Streaming Content 

Sometimes it is worth taking a second look at a product that failed to impress the first time.

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It was about two years ago that I first encountered the Chromecast technology that allowed user to stream content from the small screen of a mobile device to the larger viewing area offered by a television set.  It has to be stated that my experience with the product and technology was hardly inspiring.  In fact I was so disappointed that I quickly put the product to one side and forgot about it as more appealing offerings grabbed my attention.  Recently however, following the arrival of Chromecast Audio and its ability to stream audio from mobile devices to a variety of non-Bluetooth aware speakers, I was tempted to take another look at the original Chromecast offering in order to check out whether improvements had been made with the latest version.

Chromecast 2016 comes packaged in a similar manner to Chromecast Audio.  Opening the small box reveals the Chromecast unit, a three-pin power plug and a lengthy (150cm) standard-to-micro USB lead.  Like the Audio member of the Chromecast family, the original device is circular in shape. 

With a diameter of 55mm, this Chromecast combines a lacquered black front face with a dark grey matte base.  The device has an 8cm extension lead with an HDMI plug attached to one side.  On the opposite side of the circular unit is a micro USB port for attaching the supplied power lead.  Positioned on either side of the micro USB port are an LED power light and a power button that sits flush to the body of the device.

Setting up this Chromecast device requires the user to have downloaded the appropriate app from the App Store or Google Play.  This app will lead you through the necessary steps for setting up the required connection between the mobile device and television via Chromecast.

With the Chromecast unit connected to the television via HDMI and a power source, the app will scan for the appropriate devices such as the television.  You will be asked to confirm that the correct code number is being displayed on the television screen plus whether to enable Guest mode and send data to Google.  Chromecast will need to connect to your local WiFi network.  Following an automatic check for any updates, which will be downloaded and installed if found, you will be able to cast content from those apps that support Chromecast technology.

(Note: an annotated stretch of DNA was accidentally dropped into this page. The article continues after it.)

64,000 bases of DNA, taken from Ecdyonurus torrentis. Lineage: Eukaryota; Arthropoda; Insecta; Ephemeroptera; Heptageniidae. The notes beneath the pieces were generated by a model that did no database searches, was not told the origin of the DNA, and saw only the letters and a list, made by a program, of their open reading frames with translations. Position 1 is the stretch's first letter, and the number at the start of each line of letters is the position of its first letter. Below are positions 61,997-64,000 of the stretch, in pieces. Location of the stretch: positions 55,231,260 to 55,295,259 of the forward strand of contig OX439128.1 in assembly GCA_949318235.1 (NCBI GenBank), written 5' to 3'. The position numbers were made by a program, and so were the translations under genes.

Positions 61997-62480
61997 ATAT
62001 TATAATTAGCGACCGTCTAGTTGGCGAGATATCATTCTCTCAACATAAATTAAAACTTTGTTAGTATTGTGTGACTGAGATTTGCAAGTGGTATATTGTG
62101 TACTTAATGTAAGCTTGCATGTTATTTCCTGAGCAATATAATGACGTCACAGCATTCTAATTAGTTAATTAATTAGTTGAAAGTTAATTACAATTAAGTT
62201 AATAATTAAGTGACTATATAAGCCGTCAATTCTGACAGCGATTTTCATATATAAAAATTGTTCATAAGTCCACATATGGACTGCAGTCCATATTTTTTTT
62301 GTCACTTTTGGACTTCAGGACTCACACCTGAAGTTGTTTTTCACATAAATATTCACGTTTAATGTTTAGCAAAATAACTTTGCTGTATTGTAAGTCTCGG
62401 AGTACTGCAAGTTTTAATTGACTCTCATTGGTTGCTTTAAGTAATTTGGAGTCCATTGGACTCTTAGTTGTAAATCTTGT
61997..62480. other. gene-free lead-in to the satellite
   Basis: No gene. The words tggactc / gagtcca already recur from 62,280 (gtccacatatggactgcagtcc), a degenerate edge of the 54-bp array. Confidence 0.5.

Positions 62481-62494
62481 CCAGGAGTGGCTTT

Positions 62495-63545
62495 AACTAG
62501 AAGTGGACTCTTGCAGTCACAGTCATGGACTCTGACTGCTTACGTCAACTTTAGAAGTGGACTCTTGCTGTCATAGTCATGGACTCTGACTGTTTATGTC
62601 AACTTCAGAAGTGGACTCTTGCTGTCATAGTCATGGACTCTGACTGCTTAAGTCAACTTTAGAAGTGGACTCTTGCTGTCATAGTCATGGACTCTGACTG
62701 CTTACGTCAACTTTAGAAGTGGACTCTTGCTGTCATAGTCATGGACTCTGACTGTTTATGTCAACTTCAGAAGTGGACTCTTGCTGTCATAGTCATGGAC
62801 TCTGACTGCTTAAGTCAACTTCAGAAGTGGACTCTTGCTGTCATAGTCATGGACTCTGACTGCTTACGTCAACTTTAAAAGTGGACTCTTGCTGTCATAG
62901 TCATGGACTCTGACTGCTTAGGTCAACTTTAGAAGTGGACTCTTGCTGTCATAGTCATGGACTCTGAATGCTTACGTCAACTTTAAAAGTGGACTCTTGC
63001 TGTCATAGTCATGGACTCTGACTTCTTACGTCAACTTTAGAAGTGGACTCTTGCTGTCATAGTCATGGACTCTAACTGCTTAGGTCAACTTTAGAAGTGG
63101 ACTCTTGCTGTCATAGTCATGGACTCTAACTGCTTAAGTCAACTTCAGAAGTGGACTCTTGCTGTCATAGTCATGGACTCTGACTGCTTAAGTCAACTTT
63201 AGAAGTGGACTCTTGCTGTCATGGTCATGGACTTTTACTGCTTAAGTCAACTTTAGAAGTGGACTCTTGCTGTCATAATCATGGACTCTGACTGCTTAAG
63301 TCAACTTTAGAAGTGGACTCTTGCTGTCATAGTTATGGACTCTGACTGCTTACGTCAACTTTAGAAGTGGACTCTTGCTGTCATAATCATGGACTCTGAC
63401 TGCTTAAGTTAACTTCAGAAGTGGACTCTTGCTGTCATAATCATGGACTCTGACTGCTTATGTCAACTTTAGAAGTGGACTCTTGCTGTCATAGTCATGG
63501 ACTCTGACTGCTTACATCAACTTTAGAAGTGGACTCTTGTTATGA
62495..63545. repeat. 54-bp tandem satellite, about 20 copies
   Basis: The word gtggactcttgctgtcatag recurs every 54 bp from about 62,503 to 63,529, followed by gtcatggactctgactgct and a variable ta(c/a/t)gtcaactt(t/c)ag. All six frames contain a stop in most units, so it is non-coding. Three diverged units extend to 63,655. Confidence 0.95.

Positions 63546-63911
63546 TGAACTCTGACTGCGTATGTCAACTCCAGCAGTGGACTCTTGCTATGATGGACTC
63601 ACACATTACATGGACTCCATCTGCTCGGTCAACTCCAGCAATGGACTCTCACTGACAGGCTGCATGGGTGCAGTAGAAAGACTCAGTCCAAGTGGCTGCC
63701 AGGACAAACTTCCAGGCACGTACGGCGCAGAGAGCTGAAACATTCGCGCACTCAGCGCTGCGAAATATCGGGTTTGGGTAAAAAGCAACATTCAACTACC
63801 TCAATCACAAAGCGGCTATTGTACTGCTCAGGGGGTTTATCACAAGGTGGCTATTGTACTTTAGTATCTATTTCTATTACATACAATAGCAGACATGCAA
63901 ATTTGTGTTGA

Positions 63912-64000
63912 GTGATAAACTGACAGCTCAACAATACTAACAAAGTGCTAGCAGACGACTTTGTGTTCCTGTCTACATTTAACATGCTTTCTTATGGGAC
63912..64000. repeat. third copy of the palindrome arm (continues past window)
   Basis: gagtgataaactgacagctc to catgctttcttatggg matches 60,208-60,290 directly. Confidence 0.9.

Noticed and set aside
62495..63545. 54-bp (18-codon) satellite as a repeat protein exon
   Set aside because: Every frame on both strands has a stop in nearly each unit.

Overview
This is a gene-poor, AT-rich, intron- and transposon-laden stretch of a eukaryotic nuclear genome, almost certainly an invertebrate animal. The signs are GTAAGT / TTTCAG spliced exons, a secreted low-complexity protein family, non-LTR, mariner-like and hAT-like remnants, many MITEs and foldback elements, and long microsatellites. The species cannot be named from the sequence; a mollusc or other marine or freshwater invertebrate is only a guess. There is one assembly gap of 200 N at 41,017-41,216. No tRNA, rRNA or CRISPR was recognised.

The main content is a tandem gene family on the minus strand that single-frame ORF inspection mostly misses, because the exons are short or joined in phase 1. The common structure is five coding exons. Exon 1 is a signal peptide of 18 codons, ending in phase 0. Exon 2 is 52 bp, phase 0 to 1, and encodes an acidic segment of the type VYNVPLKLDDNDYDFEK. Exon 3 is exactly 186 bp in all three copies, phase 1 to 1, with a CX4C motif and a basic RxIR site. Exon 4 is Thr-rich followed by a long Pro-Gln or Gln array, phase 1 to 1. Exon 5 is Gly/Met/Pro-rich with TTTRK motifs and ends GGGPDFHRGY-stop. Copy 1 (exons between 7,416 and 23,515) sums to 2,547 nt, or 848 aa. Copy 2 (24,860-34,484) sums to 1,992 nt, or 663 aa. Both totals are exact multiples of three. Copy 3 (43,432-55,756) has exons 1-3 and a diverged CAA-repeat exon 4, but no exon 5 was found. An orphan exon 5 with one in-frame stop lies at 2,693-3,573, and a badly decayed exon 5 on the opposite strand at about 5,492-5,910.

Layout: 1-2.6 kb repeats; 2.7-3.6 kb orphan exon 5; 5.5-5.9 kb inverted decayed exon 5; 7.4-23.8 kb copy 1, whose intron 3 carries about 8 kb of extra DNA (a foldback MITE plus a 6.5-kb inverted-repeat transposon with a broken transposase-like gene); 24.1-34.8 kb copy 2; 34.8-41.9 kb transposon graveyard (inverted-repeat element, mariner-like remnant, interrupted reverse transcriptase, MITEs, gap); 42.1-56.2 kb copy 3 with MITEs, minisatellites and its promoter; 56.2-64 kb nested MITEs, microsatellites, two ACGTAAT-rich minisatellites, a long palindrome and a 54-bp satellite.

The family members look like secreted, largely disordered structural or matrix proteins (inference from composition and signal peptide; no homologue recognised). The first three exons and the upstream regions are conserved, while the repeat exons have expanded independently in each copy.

Once passed the initial set up procedure, the Chromecast app will divide its interface into the three main areas of Devices, What’s On and Get Apps.  Devices shows any Chromecast devices that have been recognised by the app.  What’s On displays a selection of viewing material such as what is available on YouTube plus a selection of Google Play Movies & TV that are available for purchase and a list of Chromecast aware apps detected on the mobile device. 

If you require more apps then there are plenty of choices listed in Get Apps.  Although support for Chromecast is not comprehensive, there is a wide selection available.  This section provides links to numerous apps categorised under headings that include Music, MLB.TV, Sports and Games.  You can cherry pick from offerings such as Netflix, BBC iPlayer, Now TV, All 4, Spotify and YouTube.  I was rather surprised to discover that one particular app, that I use regularly as I am sure do many others, is not included in the Chromecast aware category.  With its title of Chrome you would have though that this app would have this feature set up by default but it seems not so.

While the television screen will handle the video and audio output, the mobile device has control over other aspects.  It can be used to change the volume level, fast forward, pause, stop, etc.  Chromecast is a useful feature especially for those who have yet to upgrade to a smart TV.  Currys / PC World, who supplied my review sample, has this product available at a price of £30.

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OverallGoogle Chromecast rated 68 out of 100

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